Sometimes you can fix a Shofar by putting a little super glue on the inside of the crack.  Other times, you can shorten the Shofar a little and cut out the broken section.  We only recommend shortening the Shofar if there is a section broken out that affects the looks.  We would not shorten a Shofar because of a split.

8.  "Why are some Shofars more yellow near the mouthpiece than others?"
The larger the Shofar, the more it must be heated during the manufacturing process.  It is common for bigger Shofars to be more yellow on the mouthpiece end of the Shofar.
Shofars made in Israel are torched usually with a rosebud, and heated to about 350 degrees F; this causes steaming and microfractures. With the microfractures there is a stress affect that tends to open small fissures along the developmental lines of the animal's horn. Thus the stress marks and cracks are common to all Shofars, especially from the mouth piece up the Shofar about 6 inches or so.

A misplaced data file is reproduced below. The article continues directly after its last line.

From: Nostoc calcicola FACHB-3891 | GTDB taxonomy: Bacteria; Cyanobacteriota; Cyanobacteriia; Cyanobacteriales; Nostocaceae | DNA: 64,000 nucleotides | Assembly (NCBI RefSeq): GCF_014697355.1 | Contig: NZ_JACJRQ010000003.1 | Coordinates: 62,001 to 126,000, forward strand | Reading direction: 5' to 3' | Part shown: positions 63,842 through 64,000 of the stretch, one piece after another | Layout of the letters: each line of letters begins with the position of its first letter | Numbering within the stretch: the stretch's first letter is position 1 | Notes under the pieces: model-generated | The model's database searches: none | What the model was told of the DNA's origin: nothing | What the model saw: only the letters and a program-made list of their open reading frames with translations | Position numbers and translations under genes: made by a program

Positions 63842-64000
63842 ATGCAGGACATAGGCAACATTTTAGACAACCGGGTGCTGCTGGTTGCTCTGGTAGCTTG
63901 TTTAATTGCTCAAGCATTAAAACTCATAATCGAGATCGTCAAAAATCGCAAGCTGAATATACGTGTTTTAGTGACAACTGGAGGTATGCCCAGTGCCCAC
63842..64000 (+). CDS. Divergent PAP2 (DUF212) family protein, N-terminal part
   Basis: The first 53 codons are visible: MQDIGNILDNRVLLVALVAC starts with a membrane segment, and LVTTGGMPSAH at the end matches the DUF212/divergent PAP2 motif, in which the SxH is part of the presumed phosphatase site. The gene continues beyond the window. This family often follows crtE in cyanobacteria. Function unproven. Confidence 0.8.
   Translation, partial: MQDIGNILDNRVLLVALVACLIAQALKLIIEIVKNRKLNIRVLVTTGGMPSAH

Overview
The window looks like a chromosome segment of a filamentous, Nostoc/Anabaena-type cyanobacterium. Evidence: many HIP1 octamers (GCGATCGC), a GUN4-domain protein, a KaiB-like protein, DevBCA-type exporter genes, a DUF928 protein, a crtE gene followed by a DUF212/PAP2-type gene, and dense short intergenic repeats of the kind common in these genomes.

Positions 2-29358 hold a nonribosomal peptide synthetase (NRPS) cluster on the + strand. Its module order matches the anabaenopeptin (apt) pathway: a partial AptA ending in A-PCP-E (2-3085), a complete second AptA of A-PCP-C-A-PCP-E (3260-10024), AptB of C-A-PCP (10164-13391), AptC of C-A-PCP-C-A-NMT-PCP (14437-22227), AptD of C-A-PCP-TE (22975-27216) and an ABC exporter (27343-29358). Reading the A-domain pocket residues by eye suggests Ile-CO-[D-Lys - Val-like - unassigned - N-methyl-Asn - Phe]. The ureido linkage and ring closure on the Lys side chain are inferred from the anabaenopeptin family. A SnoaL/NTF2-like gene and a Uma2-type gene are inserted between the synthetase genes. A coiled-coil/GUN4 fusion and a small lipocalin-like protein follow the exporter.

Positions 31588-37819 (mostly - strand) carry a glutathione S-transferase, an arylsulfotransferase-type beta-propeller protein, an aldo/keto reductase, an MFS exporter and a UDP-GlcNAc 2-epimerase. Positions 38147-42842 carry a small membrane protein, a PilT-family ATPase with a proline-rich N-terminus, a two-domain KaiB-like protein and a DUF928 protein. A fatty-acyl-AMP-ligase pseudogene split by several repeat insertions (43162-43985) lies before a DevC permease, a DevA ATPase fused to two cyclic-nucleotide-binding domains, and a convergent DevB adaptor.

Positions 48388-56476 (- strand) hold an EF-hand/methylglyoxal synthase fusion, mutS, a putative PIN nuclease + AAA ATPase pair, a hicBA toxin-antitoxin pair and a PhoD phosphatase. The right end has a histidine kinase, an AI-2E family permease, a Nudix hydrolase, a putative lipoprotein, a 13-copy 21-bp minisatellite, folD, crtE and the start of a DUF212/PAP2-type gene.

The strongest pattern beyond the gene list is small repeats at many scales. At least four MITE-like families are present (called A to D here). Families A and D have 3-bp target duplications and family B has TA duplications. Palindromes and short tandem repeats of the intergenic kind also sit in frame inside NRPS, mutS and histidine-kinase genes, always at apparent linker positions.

All Shofars have some type of what a person might call an "imperfection."  Especially if compared to a man-made or assembly-line product.  All Shofars have dings, dents, marks, etc. The hole in a Shofar mouth piece is often driller off center a little to the left or right. Very very rarely will the hole in a Shofar mouth piece be in the center. Remember these are not a machine made product but a natural product.  A Shofar is a horn from a wild animal, and these horns take a beating.  The animal will hit its horns on objects and even fight with them.